She said, “ Not at your parents’ place, I hope!” Roy pulled over, and he gave her the ring on the side of the road, just the two of them.

Roy and Sandra married December 21, 1963, in the Grace Methodist Church, during Christmas break. They celebrated their 50th wedding anniversary with extended family at the annual Stone Family Camp, J Bar J Ranch, near Sealy, Texas.

Roy graduated with a bachelor’s degree in zoology, which he never used. He found he could make more money in the oilfield.

After graduation from Louisiana Tech, the family moved to Houma, Louisiana, where Roy worked off shore on an oil rig. Later, the company he worked for began transferring him every 6-9 months, so that the family lived in multiple oilfield towns in North Dakota and Wyoming.

To avoid continual moves, Roy quit working for Bairoid and began working for Amoco in Powell, Wyoming, in the early 1970s. Powell became the family home for the rest of their lives.

Roy Bryan worked in the Elk Basin Oil Field north of Powell for decades, where he was a field foreman. Before retirement, he was the environmental compliance officer for Elk Basin.

One night, a particularly bad rainstorm caused a large amount of erosion damage to the oil field. Roy drove along the roads, video taping the rain soaked erosion. After his retirement, the U.S. government accused Amoco of causing significant erosion damage to Elk Basin. After seeing the video tapes Roy Bryan took, the government dropped the accusations.

In younger years he was a private pilot. He flew Moonies in North Dakota and Casper, and a Piper cub out of the Powell airport. His wife said that their flight in his private plane, to Louisiana for Christmas, was the coldest cross country flight of her life.

In Powell, Roy continued his love of firearms, the outdoors, and things Western. He collected and repaired antique firearms, hunted, camped with family, and competed in shooting sports.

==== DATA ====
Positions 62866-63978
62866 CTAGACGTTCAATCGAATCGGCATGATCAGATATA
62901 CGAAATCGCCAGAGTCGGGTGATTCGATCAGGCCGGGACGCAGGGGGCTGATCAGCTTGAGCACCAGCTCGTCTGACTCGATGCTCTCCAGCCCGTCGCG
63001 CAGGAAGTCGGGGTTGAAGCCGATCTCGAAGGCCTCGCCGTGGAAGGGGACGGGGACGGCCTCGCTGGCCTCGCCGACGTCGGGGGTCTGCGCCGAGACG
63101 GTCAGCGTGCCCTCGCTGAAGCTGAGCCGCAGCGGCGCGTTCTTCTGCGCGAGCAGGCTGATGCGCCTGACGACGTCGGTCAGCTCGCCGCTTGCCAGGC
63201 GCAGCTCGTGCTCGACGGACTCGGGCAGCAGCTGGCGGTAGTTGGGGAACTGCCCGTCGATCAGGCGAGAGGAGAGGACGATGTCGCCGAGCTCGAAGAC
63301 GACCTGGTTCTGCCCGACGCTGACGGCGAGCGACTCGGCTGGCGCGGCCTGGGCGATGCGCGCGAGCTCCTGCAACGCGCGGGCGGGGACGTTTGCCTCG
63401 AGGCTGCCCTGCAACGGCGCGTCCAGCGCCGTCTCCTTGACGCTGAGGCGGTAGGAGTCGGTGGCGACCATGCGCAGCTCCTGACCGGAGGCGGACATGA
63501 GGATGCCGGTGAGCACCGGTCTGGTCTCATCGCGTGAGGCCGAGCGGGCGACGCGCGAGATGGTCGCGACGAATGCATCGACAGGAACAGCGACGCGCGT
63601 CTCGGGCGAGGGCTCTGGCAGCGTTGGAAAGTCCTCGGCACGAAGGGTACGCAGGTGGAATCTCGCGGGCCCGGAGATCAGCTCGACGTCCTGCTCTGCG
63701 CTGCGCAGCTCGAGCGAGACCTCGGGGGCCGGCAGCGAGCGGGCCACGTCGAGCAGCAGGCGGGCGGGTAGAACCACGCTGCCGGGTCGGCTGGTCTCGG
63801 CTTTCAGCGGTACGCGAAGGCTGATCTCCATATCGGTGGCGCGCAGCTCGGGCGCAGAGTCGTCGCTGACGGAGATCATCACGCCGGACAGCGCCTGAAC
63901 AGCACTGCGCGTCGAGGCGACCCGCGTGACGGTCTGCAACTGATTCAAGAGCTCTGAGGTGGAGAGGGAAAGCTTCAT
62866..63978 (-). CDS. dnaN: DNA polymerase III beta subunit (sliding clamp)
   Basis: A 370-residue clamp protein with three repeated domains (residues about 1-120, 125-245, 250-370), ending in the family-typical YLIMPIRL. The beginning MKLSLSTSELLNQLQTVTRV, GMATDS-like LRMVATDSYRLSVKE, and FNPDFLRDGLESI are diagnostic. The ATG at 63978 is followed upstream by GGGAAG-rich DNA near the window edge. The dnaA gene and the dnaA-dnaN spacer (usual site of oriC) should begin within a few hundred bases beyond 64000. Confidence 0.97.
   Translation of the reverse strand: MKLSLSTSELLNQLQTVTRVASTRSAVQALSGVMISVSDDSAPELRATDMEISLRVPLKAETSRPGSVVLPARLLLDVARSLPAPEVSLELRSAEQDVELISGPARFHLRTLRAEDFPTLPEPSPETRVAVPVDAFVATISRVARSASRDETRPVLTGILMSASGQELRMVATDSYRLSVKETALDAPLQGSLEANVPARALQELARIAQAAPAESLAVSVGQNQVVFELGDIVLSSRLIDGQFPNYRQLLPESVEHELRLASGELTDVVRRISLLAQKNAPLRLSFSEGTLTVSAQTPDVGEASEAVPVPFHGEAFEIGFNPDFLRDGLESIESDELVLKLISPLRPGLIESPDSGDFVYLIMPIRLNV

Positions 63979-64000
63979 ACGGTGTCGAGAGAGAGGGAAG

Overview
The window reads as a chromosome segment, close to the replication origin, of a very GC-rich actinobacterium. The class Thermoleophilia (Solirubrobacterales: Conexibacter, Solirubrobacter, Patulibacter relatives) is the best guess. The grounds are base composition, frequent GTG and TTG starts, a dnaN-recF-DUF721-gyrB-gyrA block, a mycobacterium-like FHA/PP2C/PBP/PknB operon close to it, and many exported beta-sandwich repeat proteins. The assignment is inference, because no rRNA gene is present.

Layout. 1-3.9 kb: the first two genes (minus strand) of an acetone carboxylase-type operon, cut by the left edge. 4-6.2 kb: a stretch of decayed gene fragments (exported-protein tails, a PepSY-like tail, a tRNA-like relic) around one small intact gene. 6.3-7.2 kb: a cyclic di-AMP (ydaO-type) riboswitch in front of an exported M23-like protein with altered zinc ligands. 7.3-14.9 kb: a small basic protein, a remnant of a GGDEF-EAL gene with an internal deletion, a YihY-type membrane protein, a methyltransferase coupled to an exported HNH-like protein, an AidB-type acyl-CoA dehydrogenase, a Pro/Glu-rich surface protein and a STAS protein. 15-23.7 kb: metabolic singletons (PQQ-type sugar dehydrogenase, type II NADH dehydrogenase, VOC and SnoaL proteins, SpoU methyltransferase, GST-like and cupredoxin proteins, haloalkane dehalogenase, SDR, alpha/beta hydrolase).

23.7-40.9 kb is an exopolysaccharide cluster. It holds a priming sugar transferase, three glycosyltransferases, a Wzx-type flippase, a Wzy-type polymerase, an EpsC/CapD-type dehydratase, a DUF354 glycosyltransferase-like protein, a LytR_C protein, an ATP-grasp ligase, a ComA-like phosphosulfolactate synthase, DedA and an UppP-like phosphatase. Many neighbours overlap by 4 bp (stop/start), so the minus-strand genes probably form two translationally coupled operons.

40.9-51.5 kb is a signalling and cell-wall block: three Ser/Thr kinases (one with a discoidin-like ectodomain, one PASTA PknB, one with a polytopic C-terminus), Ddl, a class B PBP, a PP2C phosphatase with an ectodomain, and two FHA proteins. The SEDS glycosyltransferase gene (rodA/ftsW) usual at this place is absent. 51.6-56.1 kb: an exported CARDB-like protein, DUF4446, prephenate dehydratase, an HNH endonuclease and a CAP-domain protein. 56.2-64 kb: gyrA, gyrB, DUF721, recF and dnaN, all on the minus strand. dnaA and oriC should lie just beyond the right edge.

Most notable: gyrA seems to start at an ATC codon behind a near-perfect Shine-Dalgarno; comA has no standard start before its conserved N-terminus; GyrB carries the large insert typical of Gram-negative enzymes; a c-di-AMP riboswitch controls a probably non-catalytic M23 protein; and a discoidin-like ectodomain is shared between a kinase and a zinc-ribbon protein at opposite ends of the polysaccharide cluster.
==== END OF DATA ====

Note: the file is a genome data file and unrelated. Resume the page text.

He was the Wyoming State Class D champion in trap for one year in the 1980s.

In Huntly, Montana, he won their annual Corn Shoot the first year he entered. His wife walked away the big money winner, because she had bought her husband in the Calcutta. In later life Roy enjoyed and competed in Cowboy Action competitions. He enjoyed riding his paint horse, Indy, with his U.S. cavalry McClellan saddle.

He and the family were members of the First United Methodist Church in Powell for many years. He was a member and past master of the Masonic Lodge in Powell.

Roy Glynn Bryan is preceeded in death by his parents of Ruston; and his sister, Velsa Morris of Springfield, Tennessee.

He is survived by his older half sister, Romayne “Ro” Cessac of Groves, Texas; and youngest sister, Judie Harrell of Ruston.

It broke his heart to be preceded in death by his wife of fifty-seven years, Sandra Bryan, in 2021.

He is survived by their three children, son Roy Glynn Bryan Jr (wife Sonja) currently of Coldspring, Texas, but home in Rawlins, Wyoming; son Alan C. Bryan (wife Jamie) of Billings, Montana; and daughter Katherine Hooton (husband Tom) of Gering, Nebraska. He is also survived by eighteen grandchildren and three great grandchildren.